Axel-In-Charge: Navigating the "Civil War II" Landscape, Bringing DMC to Marvel
So far, through two issues, Marvel’s All-New Ghost Rider has been a delight. Tradd Moore, Nelson Daniel and Val Staples combine for some stunning visuals and come on, how can you not feel something for a comic with the following design feature to kick the book off…
but what strikes me the most about the series is how Felipe Smith has managed to give the All-New Ghost Rider an old school Silver Age origin, without feeling old fashioned at all.
First off, the name of our hero?
Yes, it’s freakin’ Robbie Reyes! I already loved how the Ultimate Spider-Man is Miles Morales, and now we get Robbie Reyes. Too cool.
But then we see our hero in action, throwing himself in front of the proverbial truck containing radioactive chemicals to stick up for his kid brother, who just had his WHEELCHAIR STOLEN (makes Peter Parker and Matt Murdock think that they had an easy childhood, huh?)…
Later, we see that this Robbie is a guy who has already established the concept of greet responsibility…
However, what Smith does next really endeared him to me. We seem to live in a bit of a reductionist time, from a critical standpoint. Don’t like what a writer did with a character you like? They get written off for good. A character does something you don’t like? They’re written off for good, with that one action constantly thrown back at them as if that one action defines them. And what’s so especially stupid to me about stuff like this is that if you applied such an attitude to classic Marvel comics, you wouldn’t be left with many characters to root for. Rick Jones, one of the main teen heroes of the Silver Age, is introduced by driving himself on to an atomic bomb test site! He almost gets Bruce Banner KILLED over his act of stupidity. Peter Parker lets a criminal go because it’s not his job to catch a crook. The Fantastic Four steal a spaceship! Reed Richards and his crew had good reasons for doing it (well, I guess “suck it, Commies!” is not the most noble reason, but still) but at the end of the day, they stole a pretty expensive piece of government property simply because they were sure that their goal was worth it.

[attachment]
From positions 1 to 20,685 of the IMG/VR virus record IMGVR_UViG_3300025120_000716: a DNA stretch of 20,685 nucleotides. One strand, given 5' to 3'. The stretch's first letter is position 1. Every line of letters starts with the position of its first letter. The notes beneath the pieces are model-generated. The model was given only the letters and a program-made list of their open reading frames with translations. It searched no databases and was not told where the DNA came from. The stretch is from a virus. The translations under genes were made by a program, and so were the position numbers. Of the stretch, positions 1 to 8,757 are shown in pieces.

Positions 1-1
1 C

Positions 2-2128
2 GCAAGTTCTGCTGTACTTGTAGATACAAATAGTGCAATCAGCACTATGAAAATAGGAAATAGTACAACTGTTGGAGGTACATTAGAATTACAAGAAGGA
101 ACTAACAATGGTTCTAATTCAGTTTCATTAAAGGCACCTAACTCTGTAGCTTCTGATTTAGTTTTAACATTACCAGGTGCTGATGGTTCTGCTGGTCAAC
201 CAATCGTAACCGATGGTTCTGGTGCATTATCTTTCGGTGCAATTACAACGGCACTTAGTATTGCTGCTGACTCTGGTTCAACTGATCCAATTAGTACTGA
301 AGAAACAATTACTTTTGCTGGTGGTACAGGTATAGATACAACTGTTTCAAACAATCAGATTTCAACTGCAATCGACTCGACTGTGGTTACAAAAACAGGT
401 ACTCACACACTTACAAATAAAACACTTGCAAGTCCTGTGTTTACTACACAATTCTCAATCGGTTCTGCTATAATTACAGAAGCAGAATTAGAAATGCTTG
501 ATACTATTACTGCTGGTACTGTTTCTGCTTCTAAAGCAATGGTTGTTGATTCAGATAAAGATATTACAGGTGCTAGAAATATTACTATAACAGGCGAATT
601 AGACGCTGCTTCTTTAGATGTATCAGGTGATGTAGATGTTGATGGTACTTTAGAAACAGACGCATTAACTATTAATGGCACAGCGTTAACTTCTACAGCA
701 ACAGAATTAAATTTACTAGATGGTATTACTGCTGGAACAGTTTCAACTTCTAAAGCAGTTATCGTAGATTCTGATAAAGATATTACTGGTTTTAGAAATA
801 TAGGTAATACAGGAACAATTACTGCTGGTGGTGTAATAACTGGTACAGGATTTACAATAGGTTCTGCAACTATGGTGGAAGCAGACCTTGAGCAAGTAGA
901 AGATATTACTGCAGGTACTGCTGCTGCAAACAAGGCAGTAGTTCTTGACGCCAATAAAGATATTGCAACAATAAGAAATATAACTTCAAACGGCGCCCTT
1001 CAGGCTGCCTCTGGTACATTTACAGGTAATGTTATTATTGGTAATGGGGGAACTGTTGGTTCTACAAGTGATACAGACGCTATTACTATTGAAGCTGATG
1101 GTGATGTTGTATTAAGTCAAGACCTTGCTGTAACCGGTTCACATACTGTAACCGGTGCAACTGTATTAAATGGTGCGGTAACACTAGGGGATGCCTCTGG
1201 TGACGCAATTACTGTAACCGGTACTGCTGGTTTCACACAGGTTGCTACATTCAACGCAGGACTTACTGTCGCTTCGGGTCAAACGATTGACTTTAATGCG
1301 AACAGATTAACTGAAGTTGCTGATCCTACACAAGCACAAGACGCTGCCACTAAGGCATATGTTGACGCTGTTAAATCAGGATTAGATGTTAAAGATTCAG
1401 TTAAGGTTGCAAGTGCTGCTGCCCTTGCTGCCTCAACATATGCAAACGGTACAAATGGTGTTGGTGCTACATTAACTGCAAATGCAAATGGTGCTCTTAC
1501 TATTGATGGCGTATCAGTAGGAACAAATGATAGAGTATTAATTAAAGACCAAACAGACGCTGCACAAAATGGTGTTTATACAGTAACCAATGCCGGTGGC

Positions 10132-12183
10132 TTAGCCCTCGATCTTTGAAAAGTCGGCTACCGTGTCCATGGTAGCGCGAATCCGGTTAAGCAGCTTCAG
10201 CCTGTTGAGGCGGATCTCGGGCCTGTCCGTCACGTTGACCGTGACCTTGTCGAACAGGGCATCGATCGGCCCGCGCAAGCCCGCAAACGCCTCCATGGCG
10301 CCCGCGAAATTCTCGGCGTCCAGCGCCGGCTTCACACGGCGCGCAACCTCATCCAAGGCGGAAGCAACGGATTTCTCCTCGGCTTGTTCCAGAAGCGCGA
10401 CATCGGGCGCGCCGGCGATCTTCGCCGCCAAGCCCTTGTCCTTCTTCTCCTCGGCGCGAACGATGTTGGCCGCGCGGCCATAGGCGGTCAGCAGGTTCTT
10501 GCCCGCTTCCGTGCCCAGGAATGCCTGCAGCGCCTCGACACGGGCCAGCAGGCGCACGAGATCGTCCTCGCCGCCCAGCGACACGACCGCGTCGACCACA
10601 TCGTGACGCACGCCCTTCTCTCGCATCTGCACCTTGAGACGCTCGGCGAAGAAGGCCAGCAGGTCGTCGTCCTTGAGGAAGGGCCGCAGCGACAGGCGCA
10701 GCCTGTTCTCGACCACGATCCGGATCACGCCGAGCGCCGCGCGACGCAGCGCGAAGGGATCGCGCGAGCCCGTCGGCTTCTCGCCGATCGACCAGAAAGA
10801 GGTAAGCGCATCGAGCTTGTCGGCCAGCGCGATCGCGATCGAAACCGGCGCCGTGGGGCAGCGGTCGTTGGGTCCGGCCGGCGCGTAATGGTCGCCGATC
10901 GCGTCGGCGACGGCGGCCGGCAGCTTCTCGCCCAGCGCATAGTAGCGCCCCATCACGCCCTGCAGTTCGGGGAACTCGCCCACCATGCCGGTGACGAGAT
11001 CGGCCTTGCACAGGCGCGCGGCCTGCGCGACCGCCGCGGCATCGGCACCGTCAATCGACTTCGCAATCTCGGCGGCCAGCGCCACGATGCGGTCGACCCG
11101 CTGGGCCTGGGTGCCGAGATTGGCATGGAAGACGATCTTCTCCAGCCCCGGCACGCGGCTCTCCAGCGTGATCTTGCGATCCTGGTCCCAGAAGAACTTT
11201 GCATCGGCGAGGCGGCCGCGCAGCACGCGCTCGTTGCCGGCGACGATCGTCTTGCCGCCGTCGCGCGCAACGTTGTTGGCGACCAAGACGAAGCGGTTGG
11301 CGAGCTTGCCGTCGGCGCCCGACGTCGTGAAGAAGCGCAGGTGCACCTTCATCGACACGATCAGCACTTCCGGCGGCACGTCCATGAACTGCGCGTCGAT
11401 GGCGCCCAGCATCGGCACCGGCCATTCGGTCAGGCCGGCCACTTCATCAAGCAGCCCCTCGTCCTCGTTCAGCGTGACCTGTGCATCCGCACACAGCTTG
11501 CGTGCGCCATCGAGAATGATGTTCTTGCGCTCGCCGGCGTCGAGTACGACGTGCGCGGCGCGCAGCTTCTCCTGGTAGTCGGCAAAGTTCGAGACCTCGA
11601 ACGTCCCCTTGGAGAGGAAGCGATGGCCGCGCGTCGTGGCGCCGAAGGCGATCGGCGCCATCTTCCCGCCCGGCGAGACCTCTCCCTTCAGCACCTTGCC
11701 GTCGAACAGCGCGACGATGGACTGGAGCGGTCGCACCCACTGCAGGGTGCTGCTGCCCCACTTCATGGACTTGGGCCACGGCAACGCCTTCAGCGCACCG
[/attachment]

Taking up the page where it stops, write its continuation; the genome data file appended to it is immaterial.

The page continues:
And no one writes Rick, Spidey or Reed and the gang off. Because Stan Lee knew that we are not defined by a single act of recklessness, stupidity or selfishness.
Felipe Smith knows this, too, which is why he has Robbie Reyes steal a car from the garage that he works in an attempt to win a high stakes race to get enough money to get himself and his brother out of town….
And when the cops show up during the race, Tradd Moore and his colorist (Staples colored all of #2, I dunno who colored this page) give us a stunning example of Robbie realizing what is at stake here…
Then, of course, it turns out that what he should be worried about is not the cops but the bad guys who are after what is in the trunk of the car Robbie stole and when they find him they shoot him dead but he is brought back as the new Ghost Rider as it turns out that the car is haunted, which is awesome in and of itself, but still, I love just seeing how old school Smith was with the set-up of the new Ghost Rider. While, of course, feeling contemporary, as well (Tradd Moore sure helps in that regard – damn, is his work vibrant). A strong sense of responsibility mixed with a moment of recklessness leading to super powers. Don’t get much more iconic “Marvel Age of Comics” than that and it’s been a while since I’ve seen a new hero introduced in quite the same way.
It’s a very fun book. You should all give it a look see. #2 sets up the supervillain for the first arc as Mister Hyde. Mister freakin’ HYDE, people!
One quick word about the editor of the comic, Mark Paniccia. That dude must have one the best eyes for fresh talent in all of comics (not NEW talent, per se, but definitely FRESH).
Comics Should Be Good accepts review copies. Anything sent to us will (for better or for worse) end up reviewed on the blog. See where to send the review copies.